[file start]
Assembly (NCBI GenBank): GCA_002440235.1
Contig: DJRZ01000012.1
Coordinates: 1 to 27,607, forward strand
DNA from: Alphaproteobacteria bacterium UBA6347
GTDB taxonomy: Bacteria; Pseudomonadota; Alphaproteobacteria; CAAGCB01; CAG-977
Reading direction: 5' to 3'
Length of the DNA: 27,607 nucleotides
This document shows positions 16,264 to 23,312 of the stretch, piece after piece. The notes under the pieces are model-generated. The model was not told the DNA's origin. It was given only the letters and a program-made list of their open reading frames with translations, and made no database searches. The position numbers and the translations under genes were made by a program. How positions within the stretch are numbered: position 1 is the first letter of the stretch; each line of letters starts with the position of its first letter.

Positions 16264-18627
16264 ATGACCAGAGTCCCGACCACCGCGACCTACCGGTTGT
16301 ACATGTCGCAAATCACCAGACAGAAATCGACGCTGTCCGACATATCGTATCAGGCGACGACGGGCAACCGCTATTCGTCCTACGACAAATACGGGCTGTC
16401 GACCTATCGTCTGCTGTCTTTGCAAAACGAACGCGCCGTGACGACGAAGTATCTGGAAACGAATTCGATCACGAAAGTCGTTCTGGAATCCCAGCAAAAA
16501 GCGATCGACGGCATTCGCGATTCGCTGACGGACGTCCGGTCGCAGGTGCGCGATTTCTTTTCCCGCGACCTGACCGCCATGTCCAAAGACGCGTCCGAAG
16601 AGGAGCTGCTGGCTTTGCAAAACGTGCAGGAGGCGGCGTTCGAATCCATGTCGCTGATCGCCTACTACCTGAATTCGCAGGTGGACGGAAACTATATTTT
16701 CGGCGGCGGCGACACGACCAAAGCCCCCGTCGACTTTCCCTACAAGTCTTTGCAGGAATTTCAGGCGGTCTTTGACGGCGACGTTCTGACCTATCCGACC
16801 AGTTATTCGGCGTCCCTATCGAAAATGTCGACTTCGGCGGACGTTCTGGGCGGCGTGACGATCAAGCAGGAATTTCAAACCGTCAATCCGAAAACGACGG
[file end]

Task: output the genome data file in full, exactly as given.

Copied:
Assembly (NCBI GenBank): GCA_002440235.1
Contig: DJRZ01000012.1
Coordinates: 1 to 27,607, forward strand
DNA from: Alphaproteobacteria bacterium UBA6347
GTDB taxonomy: Bacteria; Pseudomonadota; Alphaproteobacteria; CAAGCB01; CAG-977
Reading direction: 5' to 3'
Length of the DNA: 27,607 nucleotides
This document shows positions 16,264 to 23,312 of the stretch, piece after piece. The notes under the pieces are model-generated. The model was not told the DNA's origin. It was given only the letters and a program-made list of their open reading frames with translations, and made no database searches. The position numbers and the translations under genes were made by a program. How positions within the stretch are numbered: position 1 is the first letter of the stretch; each line of letters starts with the position of its first letter.

Positions 16264-18627
16264 ATGACCAGAGTCCCGACCACCGCGACCTACCGGTTGT
16301 ACATGTCGCAAATCACCAGACAGAAATCGACGCTGTCCGACATATCGTATCAGGCGACGACGGGCAACCGCTATTCGTCCTACGACAAATACGGGCTGTC
16401 GACCTATCGTCTGCTGTCTTTGCAAAACGAACGCGCCGTGACGACGAAGTATCTGGAAACGAATTCGATCACGAAAGTCGTTCTGGAATCCCAGCAAAAA
16501 GCGATCGACGGCATTCGCGATTCGCTGACGGACGTCCGGTCGCAGGTGCGCGATTTCTTTTCCCGCGACCTGACCGCCATGTCCAAAGACGCGTCCGAAG
16601 AGGAGCTGCTGGCTTTGCAAAACGTGCAGGAGGCGGCGTTCGAATCCATGTCGCTGATCGCCTACTACCTGAATTCGCAGGTGGACGGAAACTATATTTT
16701 CGGCGGCGGCGACACGACCAAAGCCCCCGTCGACTTTCCCTACAAGTCTTTGCAGGAATTTCAGGCGGTCTTTGACGGCGACGTTCTGACCTATCCGACC
16801 AGTTATTCGGCGTCCCTATCGAAAATGTCGACTTCGGCGGACGTTCTGGGCGGCGTGACGATCAAGCAGGAATTTCAAACCGTCAATCCGAAAACGACGG